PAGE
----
Wednesday, January 24, 2007

President's Portrayal of 'The Enemy'

WaPo reported In his State of the Union address last night, President Bush presented an arguably misleading and often flawed description of "the enemy" that the United States faces overseas, lumping together disparate groups with opposing ideologies to suggest that they have a single-minded focus in attacking the United States.

And are you stupid enough to think they don't? During WWII did you object when Roosevelt referred to the enemy which included Germany, Italy, and Japan?
Under Bush's rubric, a country such as Iran -- which enjoys diplomatic representation and billions of dollars in trade with major European countries
And which has said that it wants to destroy Israel and the United States. The Islamic Republic of Iran Broadcasting (IRIB) website said that Tuesday during a meeting with Syria's foreign minister, Iran's President Mahmoud Ahmadinejad said "Israel and the United States will soon be destroyed." Does this make him a friend???
-- is lumped together with al-Qaeda, the terrorist group responsible for the Sept. 11, 2001, attacks. "The Shia and Sunni extremists are different faces of the same totalitarian threat," Bush said, referring to the different branches of the Muslim religion.
Both of which have people that are killing Americans in Iraq and who have cells in the US.
Similarly, Bush asserted that Shia Hezbollah, which has won seats in the Lebanese government,
And which launched a war against Israel, and is now seeking to topple that Lebanese government
is a terrorist group "second only to al-Qaeda in the American lives it has taken." Bush is referring to attacks nearly a quarter-century ago on a U.S. embassy and a Marine barracks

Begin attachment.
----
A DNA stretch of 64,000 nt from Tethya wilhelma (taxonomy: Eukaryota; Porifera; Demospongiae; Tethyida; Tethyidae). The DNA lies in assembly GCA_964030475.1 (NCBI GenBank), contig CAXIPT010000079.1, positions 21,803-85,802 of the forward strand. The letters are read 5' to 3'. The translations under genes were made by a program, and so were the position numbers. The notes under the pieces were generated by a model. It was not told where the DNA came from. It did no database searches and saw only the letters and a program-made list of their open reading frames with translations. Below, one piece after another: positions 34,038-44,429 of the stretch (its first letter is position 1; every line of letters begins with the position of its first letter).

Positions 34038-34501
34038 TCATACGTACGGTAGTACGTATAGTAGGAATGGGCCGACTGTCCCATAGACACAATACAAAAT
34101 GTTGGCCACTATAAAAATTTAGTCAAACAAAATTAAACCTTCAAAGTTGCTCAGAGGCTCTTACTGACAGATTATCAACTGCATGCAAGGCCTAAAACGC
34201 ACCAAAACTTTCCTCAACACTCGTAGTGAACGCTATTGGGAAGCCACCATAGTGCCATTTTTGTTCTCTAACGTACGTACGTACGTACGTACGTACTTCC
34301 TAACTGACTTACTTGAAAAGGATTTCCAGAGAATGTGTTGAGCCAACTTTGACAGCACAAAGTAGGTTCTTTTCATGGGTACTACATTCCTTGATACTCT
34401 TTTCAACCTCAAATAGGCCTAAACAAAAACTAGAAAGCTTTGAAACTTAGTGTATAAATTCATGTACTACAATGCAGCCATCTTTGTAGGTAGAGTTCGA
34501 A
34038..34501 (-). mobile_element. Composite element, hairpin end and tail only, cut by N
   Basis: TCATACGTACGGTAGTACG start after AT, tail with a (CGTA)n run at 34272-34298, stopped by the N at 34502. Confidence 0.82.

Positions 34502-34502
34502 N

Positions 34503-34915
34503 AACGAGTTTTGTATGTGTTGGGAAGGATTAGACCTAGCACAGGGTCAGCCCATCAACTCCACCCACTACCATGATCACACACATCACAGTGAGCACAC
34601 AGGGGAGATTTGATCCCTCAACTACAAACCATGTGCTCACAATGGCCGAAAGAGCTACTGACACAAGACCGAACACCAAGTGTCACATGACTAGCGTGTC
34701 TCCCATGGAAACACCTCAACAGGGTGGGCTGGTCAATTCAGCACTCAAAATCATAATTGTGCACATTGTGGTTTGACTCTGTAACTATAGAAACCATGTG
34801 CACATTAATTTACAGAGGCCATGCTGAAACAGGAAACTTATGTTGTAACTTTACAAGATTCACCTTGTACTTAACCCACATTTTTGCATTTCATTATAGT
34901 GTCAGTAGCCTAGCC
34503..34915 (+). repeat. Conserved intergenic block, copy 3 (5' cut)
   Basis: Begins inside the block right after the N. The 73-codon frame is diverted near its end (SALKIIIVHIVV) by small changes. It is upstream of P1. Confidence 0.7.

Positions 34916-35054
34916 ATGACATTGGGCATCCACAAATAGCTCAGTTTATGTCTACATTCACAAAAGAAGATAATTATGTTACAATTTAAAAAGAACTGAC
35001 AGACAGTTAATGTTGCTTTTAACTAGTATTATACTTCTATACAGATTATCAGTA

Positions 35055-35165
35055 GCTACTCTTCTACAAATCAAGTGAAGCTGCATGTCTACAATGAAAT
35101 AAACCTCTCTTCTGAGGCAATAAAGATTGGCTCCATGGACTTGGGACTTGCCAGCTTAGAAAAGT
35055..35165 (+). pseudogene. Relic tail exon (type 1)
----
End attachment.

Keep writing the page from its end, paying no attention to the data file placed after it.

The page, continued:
And which killed so many Americans that only 9/11 killed more.
when the United States intervened in Lebanon's civil war by shelling Hezbollah strongholds. Hezbollah has evolved into primarily an anti-Israeli militant organization -- it fought a war with Israel last summer -- but the European Union does not list it as a terrorist organization.
And if the EU does not list them as a terrorist organization, does that mean they are not one?
At one point, Bush catalogued what he described as advances in the quest for freedom in the Middle East during 2005 -- such as the departure of Syrian troops from Lebanon and elections in Iraq. Then, Bush asserted, "a thinking enemy watched all of these scenes, adjusted their tactics and in 2006 they struck back." But his description of the actions of "the enemy" tried to tie together a series of diplomatic and military setbacks that had virtually no connection to one another, from an attack on a Sunni mosque in Iraq to the assassination of Maronite Lebanese political figure.
The German action at the Battle of the Bulge had virtually no connection to the Japanese attack on Midway, but does that not mean that we were not facing a "thinking enemy" during WWII that was adjusting its tactics?
In his speech, Bush argued that "free people are not drawn to violent and malignant ideologies -- and most will choose a better way when they are given a chance."
Do you take issue with that? Does the fact that the Palestinians, frustrated by corruption in Fatah, voted for Hamas, disprove it? Were they given a better choice?
He also said that terrorist groups "want to overthrow moderate governments."
And do you doubt that?
In the two of the most liberal and diverse societies in the Middle East -- Lebanon and the Palestinian territories -- events have undercut Bush's argument in the past year. Hezbollah has gained power and strength in Lebanon, partly at the ballot box.
And partially by declaring war on neighbor Israel, thus subjecting the entire country from a response by Israel.
Meanwhile, Palestinians ousted the Fatah party -- which wants to pursue peace with Israel -- from the legislature in favor of Hamas, which is committed to Israel's destruction and is considered a terrorist organization by the State Department.
Because they were upset at the corruption of Fatah, and had no other alternative.
In fact, many of the countries that Bush considers "moderate" -- such as Egypt and Saudi Arabia -- are autocratic dictatorships rated among the worst of the "not free" nations by the nonpartisan Freedom House. Their Freedom House ratings are virtually indistinguishable from Cuba, Belarus and Burma, which Bush last night listed as nations in desperate need of freedom.
But if the Muslim Brotherhood takes over in Egypt, or if al Qaeda takes over in Saudia Arabia, the resulting theocracies will be much worse, both for the citizens of those countries, but for the neighbors and the US.

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